"You know, lists that tell me what to do with the kids while you're away."

Laughter filled the room, but it was not emanating from me. I was in the begging mode by now, convinced that my wife had a measure of wisdom that no man possessed. "Mendy, I've never done this before for this long," I said as I recalled Peter sinking on the water and yelling to Jesus, "Lord, save me!"

"You know what to do, Ben."

Oh, of course. You're not the one charged with taking care of the kids while your spouse flies the friendly skies! You're not the one who's going to have to put them down for naps and feed them and entertain them and ... That's when it hit me. She is the one who takes care of the kids. She is the one who sacrificed a career to rear our children. She is the one with the 24/7 job. What was I thinking?

Needless to say, there are several bulletin articles that have emerged from this eventful weekend. There are stories about a Daddy being tackled and beaten by his children; a little boy jumping on top of a much bigger dog; and, of course, how could I omit the contin-ual reminders from my daughter that always began with, "But, Mommy said..."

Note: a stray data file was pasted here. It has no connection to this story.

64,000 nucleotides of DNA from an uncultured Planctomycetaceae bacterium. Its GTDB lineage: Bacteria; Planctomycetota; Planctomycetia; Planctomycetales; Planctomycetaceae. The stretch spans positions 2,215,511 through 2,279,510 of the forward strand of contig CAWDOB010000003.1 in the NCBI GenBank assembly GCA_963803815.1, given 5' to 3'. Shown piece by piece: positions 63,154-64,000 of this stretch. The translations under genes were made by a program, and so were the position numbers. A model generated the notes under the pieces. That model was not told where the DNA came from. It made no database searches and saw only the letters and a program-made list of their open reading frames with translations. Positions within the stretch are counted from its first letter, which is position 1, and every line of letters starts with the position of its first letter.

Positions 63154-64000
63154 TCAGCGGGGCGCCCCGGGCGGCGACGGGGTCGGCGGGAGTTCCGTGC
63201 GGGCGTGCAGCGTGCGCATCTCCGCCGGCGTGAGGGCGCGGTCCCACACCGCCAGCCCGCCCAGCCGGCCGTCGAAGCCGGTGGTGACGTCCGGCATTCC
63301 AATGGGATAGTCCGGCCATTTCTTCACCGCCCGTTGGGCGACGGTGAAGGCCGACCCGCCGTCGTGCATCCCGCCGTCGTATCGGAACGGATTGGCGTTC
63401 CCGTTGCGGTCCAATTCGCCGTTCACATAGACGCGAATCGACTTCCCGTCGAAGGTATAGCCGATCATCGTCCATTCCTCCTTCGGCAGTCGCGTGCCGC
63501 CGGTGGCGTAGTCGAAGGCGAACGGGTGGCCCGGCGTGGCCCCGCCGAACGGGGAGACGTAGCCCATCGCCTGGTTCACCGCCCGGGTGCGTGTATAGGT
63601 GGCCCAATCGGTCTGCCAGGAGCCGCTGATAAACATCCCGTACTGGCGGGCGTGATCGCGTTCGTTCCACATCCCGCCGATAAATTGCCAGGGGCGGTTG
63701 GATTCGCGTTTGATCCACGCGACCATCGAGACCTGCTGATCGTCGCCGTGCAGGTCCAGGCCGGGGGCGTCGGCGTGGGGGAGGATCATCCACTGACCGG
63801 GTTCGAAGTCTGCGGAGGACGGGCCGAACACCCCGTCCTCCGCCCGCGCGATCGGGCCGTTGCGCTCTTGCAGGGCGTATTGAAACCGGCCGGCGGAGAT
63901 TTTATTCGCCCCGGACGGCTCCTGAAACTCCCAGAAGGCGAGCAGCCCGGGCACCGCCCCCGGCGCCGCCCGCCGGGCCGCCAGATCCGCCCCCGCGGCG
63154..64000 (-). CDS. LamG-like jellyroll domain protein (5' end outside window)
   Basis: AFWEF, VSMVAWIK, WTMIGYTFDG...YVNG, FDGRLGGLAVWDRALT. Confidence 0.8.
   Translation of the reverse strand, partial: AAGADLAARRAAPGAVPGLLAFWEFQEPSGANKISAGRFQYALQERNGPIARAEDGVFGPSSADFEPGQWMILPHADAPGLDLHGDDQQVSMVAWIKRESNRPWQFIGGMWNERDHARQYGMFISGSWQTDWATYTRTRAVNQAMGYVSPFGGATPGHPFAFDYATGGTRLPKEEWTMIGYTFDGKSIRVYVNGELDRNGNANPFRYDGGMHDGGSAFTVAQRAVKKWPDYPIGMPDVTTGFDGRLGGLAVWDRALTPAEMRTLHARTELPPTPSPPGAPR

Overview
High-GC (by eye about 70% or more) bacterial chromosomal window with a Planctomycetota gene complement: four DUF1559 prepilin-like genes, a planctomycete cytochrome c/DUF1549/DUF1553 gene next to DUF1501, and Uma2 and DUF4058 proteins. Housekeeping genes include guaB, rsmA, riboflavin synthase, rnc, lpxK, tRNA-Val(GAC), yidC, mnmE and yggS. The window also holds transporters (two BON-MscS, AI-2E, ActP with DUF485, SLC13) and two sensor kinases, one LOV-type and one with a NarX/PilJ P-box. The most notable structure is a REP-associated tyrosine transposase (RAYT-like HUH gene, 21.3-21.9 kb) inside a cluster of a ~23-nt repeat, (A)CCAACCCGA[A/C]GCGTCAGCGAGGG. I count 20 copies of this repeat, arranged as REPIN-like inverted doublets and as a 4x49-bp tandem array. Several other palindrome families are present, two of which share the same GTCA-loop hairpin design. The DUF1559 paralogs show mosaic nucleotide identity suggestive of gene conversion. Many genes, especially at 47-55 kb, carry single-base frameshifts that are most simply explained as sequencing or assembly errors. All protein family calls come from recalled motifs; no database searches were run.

Fathering a child is pretty easy. Being a Daddy is much more complicated because it means getting involved in the life of your children. Hey, your kids are going to squirt the ketchup on someone, it might as well be you!

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"It's Not My Fault"

by Penney F. Nichols

Nearly everyone alive has been treated unfairly at some point in time. What can we do about unjust actions that have been taken against us? Sometimes things can be changed and sometimes they can't. Even when we can't change things, we still have choices. We choose our attitudes and we choose our reactions. Penney Nichols says "it may not be your fault, but it is your responsibility." You can read what he has to say on the subject


If you have questions about marriage and family relationships, you can "ASK THE COUNSELOR." Address your questions to Mikal Frazier. Her address is

Norman's e-mail address: